1985 - 1989

Australian Volkswagen History

By Phil Matthews



Australia’s first ‘all VWs and VWs only’ owners club, Club VW, is formed in Sydney to cater exclusively for VW owners who wish to maintain, restore and preserve their VWs, and keep as many VWs on Australian roads for as long as possible. The four founding members are Chris Edwards, Rod Young, Phil Matthews and Alex Simpson. The new club is actually spun off the old NSW VW club (who insist that a Volkswagen-only club would ‘never work’). The first meeting is a gathering of 19 VWs at Parramatta Park in February, followed by a cruise to Wisemans Ferry and St Albans. The club produces their new magazine, ‘Zeitschrift’ (German for ‘magazine)’, on an early Olivetti computer. By the year’s end the new club has 70 members owning over 150 VWs.

A charity event to revive the spirit of the 1950s Round Australia Trials is organised by the Variety Club. The ‘Bourke to Burketown Bash’, for cars older than 20 years, is a huge media event and entices celebrities such as Dick Smith, John Newcombe, Len Evans, Simon Townsend, Gordon Elliott and Peter Wherrett to raise money for charity. Shark experts Ron and Val Taylor take part in a 1960s VW Beetle. Barry Ferguson enters with his 1965 works rally Beetle with a new Powertune engine, and news footage shows his Beetle blowing off Townsend’s Ford Galaxie. There is no ‘winner’ as such and Barry is ‘penalised’ for taking the event ‘too seriously’. The Variety Bash for charity becomes an annual event, but never with as much media coverage as this first one.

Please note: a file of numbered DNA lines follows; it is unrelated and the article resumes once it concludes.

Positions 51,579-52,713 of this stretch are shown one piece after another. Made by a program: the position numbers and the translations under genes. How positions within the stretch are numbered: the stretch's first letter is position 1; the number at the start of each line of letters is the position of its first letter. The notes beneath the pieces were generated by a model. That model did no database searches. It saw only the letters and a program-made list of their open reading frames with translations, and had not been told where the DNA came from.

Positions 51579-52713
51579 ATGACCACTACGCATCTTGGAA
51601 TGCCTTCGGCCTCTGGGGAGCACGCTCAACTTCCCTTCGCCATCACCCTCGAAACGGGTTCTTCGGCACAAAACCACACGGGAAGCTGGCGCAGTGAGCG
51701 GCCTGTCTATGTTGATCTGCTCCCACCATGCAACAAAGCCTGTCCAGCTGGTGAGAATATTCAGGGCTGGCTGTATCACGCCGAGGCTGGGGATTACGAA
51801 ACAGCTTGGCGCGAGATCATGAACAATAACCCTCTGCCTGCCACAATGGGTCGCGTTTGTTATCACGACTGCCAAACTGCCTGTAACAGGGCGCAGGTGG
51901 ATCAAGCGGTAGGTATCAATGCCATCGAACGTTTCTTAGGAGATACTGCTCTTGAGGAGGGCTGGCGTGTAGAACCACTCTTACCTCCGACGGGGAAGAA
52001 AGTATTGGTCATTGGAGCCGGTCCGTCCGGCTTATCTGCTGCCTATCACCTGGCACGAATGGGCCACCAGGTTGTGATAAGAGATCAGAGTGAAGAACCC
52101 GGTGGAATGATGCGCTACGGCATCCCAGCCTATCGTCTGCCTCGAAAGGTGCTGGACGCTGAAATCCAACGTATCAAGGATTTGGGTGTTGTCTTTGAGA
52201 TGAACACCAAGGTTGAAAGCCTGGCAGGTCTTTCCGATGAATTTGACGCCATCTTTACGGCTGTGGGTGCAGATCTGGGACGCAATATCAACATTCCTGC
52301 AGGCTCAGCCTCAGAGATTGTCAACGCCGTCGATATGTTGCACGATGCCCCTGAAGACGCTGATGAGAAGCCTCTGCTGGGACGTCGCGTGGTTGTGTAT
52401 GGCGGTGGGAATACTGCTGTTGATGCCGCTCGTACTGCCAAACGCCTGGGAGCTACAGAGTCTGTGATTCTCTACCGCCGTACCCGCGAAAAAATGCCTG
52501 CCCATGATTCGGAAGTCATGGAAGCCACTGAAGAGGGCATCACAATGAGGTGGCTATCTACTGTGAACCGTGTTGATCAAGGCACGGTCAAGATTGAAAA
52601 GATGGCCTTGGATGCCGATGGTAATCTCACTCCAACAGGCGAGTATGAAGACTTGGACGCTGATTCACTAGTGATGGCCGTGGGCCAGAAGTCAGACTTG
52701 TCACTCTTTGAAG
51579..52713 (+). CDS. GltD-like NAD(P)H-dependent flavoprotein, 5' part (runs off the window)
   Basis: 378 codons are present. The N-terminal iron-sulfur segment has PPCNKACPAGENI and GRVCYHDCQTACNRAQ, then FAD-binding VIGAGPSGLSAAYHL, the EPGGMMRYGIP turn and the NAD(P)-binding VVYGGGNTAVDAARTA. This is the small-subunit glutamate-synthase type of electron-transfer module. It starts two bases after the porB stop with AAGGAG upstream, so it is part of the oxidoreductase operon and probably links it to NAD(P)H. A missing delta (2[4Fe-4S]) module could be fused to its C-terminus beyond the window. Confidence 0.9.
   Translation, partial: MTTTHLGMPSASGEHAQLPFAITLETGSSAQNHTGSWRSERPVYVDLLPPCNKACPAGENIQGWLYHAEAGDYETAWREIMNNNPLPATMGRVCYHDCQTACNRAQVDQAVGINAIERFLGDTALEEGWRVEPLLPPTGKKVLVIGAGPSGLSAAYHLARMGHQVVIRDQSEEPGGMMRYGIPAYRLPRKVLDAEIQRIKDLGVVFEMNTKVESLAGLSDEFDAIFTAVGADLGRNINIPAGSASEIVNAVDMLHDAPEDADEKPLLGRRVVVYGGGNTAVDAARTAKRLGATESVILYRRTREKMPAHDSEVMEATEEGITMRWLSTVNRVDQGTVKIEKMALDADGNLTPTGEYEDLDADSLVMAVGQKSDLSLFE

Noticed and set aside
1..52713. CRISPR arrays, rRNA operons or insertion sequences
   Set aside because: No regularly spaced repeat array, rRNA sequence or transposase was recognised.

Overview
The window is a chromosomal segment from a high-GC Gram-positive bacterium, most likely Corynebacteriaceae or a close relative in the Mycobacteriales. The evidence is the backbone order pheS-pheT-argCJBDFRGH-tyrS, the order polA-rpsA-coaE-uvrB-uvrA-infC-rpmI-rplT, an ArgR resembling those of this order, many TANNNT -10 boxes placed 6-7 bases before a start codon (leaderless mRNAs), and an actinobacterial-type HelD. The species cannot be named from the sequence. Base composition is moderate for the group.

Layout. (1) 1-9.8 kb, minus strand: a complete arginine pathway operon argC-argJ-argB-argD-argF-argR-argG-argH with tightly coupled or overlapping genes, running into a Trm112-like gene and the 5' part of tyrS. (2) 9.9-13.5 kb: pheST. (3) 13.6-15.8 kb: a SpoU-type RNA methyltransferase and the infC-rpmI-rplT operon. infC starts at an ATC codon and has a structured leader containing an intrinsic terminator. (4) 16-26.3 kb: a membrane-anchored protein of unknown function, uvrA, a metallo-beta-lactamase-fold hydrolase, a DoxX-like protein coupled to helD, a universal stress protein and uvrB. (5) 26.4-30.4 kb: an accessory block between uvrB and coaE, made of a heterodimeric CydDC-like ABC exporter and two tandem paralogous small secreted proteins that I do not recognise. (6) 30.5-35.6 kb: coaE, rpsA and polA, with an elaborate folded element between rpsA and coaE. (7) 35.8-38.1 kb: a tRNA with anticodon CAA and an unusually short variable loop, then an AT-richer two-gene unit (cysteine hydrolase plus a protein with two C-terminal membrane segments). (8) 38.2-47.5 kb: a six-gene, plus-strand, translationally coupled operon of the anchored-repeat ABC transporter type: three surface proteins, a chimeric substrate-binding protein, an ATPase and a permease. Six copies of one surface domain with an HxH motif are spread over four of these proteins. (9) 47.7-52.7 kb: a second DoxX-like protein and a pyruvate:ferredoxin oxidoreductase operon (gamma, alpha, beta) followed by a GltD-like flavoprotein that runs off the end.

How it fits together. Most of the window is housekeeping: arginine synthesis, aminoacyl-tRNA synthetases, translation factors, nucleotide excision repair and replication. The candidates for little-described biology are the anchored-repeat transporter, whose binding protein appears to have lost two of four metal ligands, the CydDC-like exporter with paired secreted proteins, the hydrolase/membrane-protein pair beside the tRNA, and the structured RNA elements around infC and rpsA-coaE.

Sydney restaurateur and musician Paul Greene makes two attempts to cross Bass Strait in his converted VW ‘Seabug’. His floating Volkswagen travels 15 nautical miles but hits a sand bar off Port Albert and springs a small leak. One of the following media boats suffers a propeller shaft leakage in the rough seas, and needs a tow back to port. The water police are not impressed. They turn the Seabug back, and for safety reasons refuse permission for any further attempts.

Larry Perkins enters the Wynns Safari in a backyard-built baja-style 1964 Beetle. For a week he holds second outright against a field of multi-million dollar custom-built 4WD race cars. Just imagine a hi-tech race Pajero being beaten by a scruffy 21-year old VW! To their relief, Larry finally crashes out near Darwin with a broken steering arm, but not before sending a major scare through the organisers, sponsors and big-dollar race teams.